As we reported in August the Hong Kong Digital Broadcasting Corp. applied to return its DAB license to the government, citing “unsatisfactory” developments in the digital radio industry. According to the management the move was not due to immediate financial difficulties, but a lack of prospects in digital broadcasting and government policies that failed to help digital radio reach a wider audience, causing difficulties in attracting advertising. Now a third Hong Kong broadcaster gives up on DAB, as Metro Radio returned its DAB licence to the government, ending years of trying in vain to open up a new market – one that nobody really wanted – with little success according to South China Morning Post.
Last year Phoenix U Radio closed its DAB venture. Left alone on the Hong Kong broadcasting scene with DAB is now the public broadcaster RTHK.
Luke Tsang Chee-wah is a veteran broadcasting professional who was with RTHK from 1978 to 2014 asks when the trigger will finally be pulled on this idea. The audience was small; advertising revenue was even smaller. He writes in South China Morning Post:
I am not sure if digital broadcasting should ever have started in Hong Kong at all. When I was working for RTHK in the 1990s, I attended an international conference on digital broadcasting in Europe.
Having gathered the latest information globally and analysed the trends, I came to the conclusion that it was not worth wasting resources to research digital broadcasting, and made this recommendation to management.
The reasons were plentiful. I don’t think there is any example of a success, while failures are everywhere, and for many reasons. Hardly any consumer would be prepared to spend up to HK$1,000 to listen to a new station, so there is simply no mass market. The rise of internet radio eliminates any advantage digital broadcasting might have, and it costs a fortune to build new radio transmitting towers to broadcast, writes Luke Tsang.
That puts Metro and RTHK in an awkward position, because the digital broadcasting market has shrunk to an embarrassing level. The huge investment the stations jointly made in building the radio transmitting tower may be totally wasted, while ongoing rent and maintenance costs run into hundreds of thousand dollars every month. With Phoenix U Radio and the largest participant DBC now gone, who can pay the bill?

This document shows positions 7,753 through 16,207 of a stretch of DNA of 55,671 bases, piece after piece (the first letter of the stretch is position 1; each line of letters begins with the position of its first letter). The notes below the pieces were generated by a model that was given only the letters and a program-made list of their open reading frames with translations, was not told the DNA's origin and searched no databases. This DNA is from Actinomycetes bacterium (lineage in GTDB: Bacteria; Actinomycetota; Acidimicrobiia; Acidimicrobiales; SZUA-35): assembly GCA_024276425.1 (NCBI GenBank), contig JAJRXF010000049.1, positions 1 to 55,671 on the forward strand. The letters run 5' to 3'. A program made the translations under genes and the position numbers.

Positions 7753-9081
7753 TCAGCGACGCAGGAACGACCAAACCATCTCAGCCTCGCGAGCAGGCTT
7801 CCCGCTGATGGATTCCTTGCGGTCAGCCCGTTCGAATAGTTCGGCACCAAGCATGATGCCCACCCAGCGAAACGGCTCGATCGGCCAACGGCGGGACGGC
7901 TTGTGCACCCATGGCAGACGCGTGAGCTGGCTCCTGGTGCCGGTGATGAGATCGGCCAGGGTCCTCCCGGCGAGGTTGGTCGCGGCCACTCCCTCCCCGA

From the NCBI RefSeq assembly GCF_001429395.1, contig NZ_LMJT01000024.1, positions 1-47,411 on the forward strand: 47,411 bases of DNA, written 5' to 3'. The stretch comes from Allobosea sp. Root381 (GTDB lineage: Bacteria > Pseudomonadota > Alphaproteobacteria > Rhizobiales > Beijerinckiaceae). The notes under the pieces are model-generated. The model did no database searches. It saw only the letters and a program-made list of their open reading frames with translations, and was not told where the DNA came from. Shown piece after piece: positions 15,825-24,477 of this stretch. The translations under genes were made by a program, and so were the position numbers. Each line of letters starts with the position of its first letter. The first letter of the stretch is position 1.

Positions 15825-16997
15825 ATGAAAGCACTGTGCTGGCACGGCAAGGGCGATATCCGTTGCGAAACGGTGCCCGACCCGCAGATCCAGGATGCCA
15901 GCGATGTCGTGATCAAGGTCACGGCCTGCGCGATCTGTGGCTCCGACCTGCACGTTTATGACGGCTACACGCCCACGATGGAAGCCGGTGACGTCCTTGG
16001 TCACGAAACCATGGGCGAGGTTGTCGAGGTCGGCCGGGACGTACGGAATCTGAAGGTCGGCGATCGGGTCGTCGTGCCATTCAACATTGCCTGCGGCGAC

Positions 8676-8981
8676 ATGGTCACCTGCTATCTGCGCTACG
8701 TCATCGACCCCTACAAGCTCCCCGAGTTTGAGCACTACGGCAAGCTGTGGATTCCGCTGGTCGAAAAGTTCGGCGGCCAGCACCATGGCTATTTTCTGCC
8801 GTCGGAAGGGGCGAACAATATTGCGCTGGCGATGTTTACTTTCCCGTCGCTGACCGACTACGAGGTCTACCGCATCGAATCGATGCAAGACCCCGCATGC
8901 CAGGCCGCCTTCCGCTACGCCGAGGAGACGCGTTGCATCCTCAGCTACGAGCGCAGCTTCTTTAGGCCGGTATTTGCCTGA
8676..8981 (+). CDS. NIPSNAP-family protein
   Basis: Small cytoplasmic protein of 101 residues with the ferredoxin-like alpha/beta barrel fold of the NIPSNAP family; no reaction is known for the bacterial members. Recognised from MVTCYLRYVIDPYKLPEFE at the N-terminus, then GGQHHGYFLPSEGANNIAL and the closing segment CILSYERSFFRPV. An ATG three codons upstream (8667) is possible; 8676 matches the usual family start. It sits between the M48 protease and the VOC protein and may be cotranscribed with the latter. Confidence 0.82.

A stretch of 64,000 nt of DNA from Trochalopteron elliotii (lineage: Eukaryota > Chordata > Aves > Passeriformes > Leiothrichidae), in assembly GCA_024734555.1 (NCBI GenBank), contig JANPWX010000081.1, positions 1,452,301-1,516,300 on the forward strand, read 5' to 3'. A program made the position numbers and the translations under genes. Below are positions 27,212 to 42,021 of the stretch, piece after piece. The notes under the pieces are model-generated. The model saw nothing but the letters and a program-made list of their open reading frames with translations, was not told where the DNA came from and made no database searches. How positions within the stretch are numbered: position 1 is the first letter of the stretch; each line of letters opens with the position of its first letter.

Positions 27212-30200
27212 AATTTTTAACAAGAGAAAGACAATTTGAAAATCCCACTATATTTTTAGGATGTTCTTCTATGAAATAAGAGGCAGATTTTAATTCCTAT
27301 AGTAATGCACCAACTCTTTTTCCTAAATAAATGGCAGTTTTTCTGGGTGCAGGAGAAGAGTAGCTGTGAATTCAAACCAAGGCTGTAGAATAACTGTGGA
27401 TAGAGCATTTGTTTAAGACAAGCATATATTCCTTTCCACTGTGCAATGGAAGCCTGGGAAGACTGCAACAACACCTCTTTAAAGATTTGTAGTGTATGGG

Metro is a commercial station under Li Ka-shing’s group, and it needs to answer to shareholders. It does not make sense to run a radio service with a small audience and not much advertising income. For its management, the only rational decision is to close it down.
As for RTHK, it remains an embarrassing issue. Over a million dollars from the public purse are spent on digital broadcasting every month. It would make better sense if this money was used in more sensible channels of radio and television broadcasting. Indeed, the future of digital broadcasting is grim both from the government and commercial perspectives writes Luke Tsang. The only question is who will pull the trigger and when?
Chief Executive in Council approved termination of digital broadcasting licence of DBC October 15 and Metro Radio November 11, 2016.
Metro Radio continues broadcasting on FM 99,7 and 104 MHz and also on mediumwave 1044 kHz.
Hongkong DAB Broadcaster Can't Compete With FM - Signs Off (August 2016)
As another Hong Kong broadcaster gives up on digital radio, when will the trigger finally be pulled on this idea? (South China Morning Post)
China Goes For Its Own Digital Radio Standard